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How does the responsible operator deal with the ‘problem’ customer? The answer appears to be obvious; ban the customer from the premises. In this article, the writer suggests the answer may not be quite so straightforward and looks at the implications of the landmark decision in R (Boyle) v. Haverhill Pubwatch  EWHC 2441 (Admin), a case concerning the amenability of Pubwatch schemes to judicial review.
Many operators working in the Licensing, Hospitality and Leisure industry have, in recent years, recognised the value of participating in their local pubwatch scheme. Such schemes are voluntary organisations of groups of like-minded individuals, often comprised predominantly of individuals working in the licensed trade. Their common goal is to work towards improving safety in a particular regional area. Their development is generally encouraged by the Police and local authorities, as they are considered to be valuable to building relationships between local licensed establishments to promote safe, secure and responsible social drinking.
One of the common features of pubwatch schemes is a process by which members will make collective decisions to ban individuals from their individual premises. Collective banning orders are seen as an effective way of sending a message to ‘trouble-makers’ that those who choose to behave in an unacceptable fashion will be uniformly refused entry to all licensed premises within a particular locality.
In the Haverhill case the application for judicial review was brought by Haverhill builder, Francis Boyle, following a decision taken by the participants of the Haverhill pubwatch scheme to extend by two years a ban imposed on him from all licensed premises taking part in the scheme.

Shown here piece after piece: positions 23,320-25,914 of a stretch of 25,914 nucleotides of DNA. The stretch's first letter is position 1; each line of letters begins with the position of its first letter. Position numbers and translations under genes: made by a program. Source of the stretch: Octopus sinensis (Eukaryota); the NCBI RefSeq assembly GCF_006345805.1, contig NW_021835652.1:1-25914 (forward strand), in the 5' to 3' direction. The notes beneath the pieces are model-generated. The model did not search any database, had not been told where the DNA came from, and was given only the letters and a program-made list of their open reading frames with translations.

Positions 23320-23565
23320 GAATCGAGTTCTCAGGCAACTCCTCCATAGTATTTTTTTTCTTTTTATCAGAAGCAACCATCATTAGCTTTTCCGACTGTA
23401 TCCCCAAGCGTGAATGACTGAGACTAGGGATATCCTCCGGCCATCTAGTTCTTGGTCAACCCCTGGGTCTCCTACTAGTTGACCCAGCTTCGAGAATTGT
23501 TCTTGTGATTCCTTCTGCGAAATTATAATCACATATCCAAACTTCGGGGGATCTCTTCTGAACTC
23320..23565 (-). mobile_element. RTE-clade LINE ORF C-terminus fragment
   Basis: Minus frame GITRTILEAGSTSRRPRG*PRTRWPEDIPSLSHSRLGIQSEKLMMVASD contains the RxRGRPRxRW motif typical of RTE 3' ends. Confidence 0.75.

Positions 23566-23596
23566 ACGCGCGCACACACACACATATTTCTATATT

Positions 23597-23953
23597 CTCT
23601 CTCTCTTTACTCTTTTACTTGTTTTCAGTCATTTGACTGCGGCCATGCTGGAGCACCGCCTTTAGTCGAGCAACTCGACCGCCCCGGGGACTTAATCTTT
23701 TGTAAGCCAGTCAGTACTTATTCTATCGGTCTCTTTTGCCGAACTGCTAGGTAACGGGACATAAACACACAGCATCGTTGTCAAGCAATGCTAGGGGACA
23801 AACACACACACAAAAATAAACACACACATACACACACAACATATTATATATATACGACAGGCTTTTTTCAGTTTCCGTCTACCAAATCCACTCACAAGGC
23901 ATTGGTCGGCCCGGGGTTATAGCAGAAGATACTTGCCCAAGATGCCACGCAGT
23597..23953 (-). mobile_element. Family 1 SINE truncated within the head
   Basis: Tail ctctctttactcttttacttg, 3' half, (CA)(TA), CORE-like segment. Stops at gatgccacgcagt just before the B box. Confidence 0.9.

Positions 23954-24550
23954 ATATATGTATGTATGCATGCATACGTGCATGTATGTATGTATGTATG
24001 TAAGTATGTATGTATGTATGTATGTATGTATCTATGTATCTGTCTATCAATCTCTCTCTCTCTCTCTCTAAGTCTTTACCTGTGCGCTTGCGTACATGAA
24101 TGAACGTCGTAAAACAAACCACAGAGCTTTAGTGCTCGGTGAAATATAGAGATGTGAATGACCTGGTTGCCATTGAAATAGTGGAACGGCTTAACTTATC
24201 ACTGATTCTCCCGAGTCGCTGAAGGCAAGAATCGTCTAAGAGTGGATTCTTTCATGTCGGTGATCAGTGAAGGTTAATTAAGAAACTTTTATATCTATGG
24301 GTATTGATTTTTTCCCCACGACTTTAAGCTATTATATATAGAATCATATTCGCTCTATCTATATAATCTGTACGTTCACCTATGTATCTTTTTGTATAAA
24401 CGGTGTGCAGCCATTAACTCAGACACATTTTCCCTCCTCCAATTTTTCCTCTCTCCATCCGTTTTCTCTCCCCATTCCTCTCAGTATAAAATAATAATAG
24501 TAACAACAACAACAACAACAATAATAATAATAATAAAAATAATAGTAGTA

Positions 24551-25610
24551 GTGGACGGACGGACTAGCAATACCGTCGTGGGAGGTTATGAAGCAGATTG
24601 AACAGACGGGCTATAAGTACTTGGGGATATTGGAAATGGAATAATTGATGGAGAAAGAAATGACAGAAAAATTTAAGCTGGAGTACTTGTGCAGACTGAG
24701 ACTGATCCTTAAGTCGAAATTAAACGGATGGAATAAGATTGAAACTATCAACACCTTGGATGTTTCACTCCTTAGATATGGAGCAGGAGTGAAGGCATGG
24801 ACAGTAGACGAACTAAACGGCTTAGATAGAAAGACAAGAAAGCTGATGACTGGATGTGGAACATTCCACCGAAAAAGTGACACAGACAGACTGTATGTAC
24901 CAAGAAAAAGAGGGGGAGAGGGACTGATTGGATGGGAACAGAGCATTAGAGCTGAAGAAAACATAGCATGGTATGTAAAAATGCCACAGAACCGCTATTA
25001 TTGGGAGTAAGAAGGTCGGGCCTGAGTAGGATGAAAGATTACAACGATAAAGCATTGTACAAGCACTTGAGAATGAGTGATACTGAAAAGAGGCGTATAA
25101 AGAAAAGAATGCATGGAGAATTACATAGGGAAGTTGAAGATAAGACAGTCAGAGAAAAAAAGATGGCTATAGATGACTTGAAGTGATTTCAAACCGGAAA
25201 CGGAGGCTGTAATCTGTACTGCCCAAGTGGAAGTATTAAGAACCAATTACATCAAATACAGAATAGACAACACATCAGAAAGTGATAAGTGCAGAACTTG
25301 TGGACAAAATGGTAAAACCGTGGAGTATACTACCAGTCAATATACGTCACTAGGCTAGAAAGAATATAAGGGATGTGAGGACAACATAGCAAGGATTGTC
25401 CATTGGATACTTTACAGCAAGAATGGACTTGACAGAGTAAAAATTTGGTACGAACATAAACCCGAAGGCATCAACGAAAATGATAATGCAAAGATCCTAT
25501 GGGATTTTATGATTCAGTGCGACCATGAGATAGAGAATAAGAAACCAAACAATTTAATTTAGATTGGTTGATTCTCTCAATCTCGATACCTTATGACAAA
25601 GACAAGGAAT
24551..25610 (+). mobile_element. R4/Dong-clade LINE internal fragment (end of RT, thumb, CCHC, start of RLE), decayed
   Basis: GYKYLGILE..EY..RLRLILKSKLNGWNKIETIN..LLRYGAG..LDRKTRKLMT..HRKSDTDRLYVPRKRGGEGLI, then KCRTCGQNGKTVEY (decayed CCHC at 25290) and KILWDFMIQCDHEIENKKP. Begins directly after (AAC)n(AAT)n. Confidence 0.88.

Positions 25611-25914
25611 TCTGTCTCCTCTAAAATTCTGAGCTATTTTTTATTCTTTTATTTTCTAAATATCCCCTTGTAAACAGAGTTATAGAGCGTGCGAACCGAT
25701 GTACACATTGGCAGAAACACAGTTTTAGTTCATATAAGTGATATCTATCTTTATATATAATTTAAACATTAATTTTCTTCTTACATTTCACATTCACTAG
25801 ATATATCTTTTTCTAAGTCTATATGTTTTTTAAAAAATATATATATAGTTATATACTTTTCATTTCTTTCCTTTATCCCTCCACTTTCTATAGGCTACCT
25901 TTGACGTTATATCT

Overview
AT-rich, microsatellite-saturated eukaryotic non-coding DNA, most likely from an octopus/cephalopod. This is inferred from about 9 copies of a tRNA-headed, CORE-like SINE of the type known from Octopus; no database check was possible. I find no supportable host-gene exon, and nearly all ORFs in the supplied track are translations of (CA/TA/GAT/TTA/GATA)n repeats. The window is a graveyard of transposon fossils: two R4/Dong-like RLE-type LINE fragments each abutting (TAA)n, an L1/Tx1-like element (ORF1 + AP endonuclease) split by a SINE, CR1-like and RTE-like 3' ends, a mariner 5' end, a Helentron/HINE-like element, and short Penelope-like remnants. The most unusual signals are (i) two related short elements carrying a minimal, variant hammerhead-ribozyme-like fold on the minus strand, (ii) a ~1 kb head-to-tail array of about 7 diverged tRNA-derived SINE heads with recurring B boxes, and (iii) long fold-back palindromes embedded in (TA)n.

The case considered an issue of crucial importance not only to the licensed trade, but also to local authorities and the Police who support and encourage the formation of local pubwatch schemes.
JD Wetherspoon plc (Wetherspoon) joined the proceedings as an interested party to seek clarification of the circumstances, if any, where such schemes can be said to be exercising “functions of a public nature” and thereby making them amenable to judicial review. Wetherspoon recognised that the impact of a ruling that such schemes are susceptible to judicial review would have far-reaching implications for the licensed trade. In particular, it would mean that it would no longer be acceptable for a banning decision to be made simply on the basis of information provided by an individual licensee or the Police without first giving the person affected the opportunity to make representations and conducting the hearing and decision-making process on a much more formal footing.
Stephen Walsh QC and Rachel Kapila of 3 Raymond Buildings and Kingsley Napley, instructed to act on behalf of Wetherspoon, sought clarification over what factors would need to be present before a local scheme would be characterised as operating as a public body.
The key principles to emerge from the judgment are:
The Haverhill decision has brought some clarity to the issue of the factors that should to be taken into account when operators are making a decision on whether to ban a ‘problem’ customers from their premises.
If you want to safeguard against the decisions of your local pubwatch scheme being challenged in the Administrative Court, the best way forward is to follow the National Pubwatch ‘Good Practice Guide’ regarding constitution of the scheme and the role of public bodies. While assistance and encouragement from the Police and local authority should always be welcomed, operators must be alert to the fact that the scheme should remain at all times an independent, voluntary organisation, run by the participants, for the benefit of the participants.
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